NJ considers $10M to manage lakes, including algal bloom fight
TRENTON – New Jersey’s lakes, particuarly those in its Highlands and Pinelands regions, would share $10 million in state funding for lake management activities, under a bill advanced by the Senate environment committee Tuesday.
The grants funded by the bill, S3618, would prioritize projects improving water quality and increasing recreational access, including efforts to control nutrient levels in lakes to prevent harmful algal blooms. They would include a guaranteed $750,000 each for Lake Hopatcong and Greenwood Lake.
“Our lake communities have been devastated in back-to-back years by the financial impact of algal blooms and the coronavirus pandemic,” said Sen. Steve Oroho, R-Sussex. “After they’ve suffered so much, it is even more critical that the state step up to meet the need.”
Marty Kane, chairman of the Lake Hopatcong Foundation, said that in New Jersey “we often tend to overlook the lakes” in favor of taking care of the shore. He said the state’s lakes are stressed by HABs, invasive species and climate change and that the funding should apply to all public lakes statewide, not giving a preference to those in the Highlands and Pinelands.
“They need some help. And we appreciate it, and we think with a little help from the Legislature a lot could be done for lakes across the state from north to south,” Kane said.
The bill prioritizes lakes in the Highlands Region and Pinelands area because of the role they provide in the supply of drinking water, watershed protection and for recreation and conservation purposes.
“This money will help these lakes address algal blooms and weed proliferation that have threatened both boating and swimming for many years,” said Sen. Anthony Bucco, R-Morris. “It’s my hope that this appropriation is just the first step in securing recurring state funding for the future needs of our lakes.”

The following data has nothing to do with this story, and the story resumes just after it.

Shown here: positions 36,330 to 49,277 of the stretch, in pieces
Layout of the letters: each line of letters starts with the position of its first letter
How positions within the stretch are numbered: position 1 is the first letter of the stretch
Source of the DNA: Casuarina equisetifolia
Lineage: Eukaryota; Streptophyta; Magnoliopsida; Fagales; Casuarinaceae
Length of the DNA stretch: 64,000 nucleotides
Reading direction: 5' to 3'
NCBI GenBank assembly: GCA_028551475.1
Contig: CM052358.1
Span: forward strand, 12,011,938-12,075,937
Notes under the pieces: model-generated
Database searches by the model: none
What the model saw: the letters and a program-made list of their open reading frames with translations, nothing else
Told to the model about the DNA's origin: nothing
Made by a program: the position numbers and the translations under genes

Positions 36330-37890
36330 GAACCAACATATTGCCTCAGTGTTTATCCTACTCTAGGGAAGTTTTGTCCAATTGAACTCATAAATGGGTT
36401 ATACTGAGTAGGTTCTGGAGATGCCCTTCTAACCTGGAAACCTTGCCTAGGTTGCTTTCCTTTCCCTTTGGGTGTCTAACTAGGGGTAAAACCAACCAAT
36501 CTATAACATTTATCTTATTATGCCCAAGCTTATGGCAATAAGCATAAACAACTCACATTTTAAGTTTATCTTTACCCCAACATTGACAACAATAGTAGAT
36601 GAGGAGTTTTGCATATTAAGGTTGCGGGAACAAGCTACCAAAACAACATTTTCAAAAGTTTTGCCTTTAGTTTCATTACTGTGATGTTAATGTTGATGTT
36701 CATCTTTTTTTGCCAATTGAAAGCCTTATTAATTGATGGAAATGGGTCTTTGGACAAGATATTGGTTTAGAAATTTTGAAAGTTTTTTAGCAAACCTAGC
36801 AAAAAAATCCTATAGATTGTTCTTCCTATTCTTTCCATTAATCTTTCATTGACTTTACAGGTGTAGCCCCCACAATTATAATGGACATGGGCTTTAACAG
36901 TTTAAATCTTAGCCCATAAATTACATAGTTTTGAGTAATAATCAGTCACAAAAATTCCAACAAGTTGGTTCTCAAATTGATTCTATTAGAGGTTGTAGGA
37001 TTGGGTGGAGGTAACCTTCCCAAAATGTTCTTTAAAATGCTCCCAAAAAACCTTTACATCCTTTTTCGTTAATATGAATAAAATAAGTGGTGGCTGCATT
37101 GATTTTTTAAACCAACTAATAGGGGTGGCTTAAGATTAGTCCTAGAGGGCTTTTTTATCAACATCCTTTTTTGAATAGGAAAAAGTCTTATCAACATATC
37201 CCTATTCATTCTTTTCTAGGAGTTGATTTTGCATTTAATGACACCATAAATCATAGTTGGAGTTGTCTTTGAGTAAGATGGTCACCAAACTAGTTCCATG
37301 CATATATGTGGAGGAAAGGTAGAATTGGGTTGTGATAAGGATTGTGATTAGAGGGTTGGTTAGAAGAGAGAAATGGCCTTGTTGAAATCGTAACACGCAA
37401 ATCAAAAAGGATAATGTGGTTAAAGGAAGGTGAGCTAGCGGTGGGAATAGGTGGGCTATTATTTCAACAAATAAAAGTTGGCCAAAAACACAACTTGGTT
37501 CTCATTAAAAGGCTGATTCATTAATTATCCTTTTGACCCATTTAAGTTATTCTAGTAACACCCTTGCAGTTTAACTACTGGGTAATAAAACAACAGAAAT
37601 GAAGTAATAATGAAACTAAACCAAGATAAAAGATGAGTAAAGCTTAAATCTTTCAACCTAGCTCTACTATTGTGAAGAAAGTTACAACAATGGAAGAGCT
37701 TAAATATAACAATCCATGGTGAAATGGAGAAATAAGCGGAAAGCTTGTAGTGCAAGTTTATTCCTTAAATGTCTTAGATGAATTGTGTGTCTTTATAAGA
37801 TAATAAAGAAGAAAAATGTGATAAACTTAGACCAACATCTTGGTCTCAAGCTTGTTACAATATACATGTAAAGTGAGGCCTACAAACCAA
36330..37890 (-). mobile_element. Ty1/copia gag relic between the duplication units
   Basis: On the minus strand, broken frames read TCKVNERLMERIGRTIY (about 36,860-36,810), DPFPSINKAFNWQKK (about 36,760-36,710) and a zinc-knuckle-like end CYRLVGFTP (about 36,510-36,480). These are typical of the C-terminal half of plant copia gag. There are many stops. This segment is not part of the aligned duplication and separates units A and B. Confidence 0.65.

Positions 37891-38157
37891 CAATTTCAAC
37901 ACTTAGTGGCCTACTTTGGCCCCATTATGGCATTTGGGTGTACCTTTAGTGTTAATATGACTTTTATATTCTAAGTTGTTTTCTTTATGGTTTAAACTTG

Elliot Ruga, policy and communications director for the New Jersey Highlands Coalition, said any such recurring funding should be tied to local actions to address stormwater runoff, which he said the only factor leading to algal blooms that people can control.
“In the case of Lake Hopatcong, with 2,200 properties directly on the lake and many more in subsequent rings within the watershed that drains to Lake Hopatcong, it would take tremendous amount of finances to solve the problem with HABs,” Ruga said. “And the outlay this year from this bill is merely a drop in the bucket.”
“But I would argue that it is not the responsibility of somebody who’s never even been to Lake Hopatcong to solve the problem. It’s is essentially a locally driven problem, and the local communities have to do their part in addressing the issue and dealing with the stormwater,” he said.
Ruga told lawmakers that officials will return in a year “with their hat in their hand asking for support” and that it should be conditioned on also taking local action.
“You passed legislation two years ago which allowed for the formation of a stormwater utility. Around Lake Hopatcong, there is trouble in River City if you mention that term,” Ruga said. “But it really doesn’t matter the method or the mechanism is to raise the funding for a locally created problem, as long as they do something and it’s not the state that is bailing them out.”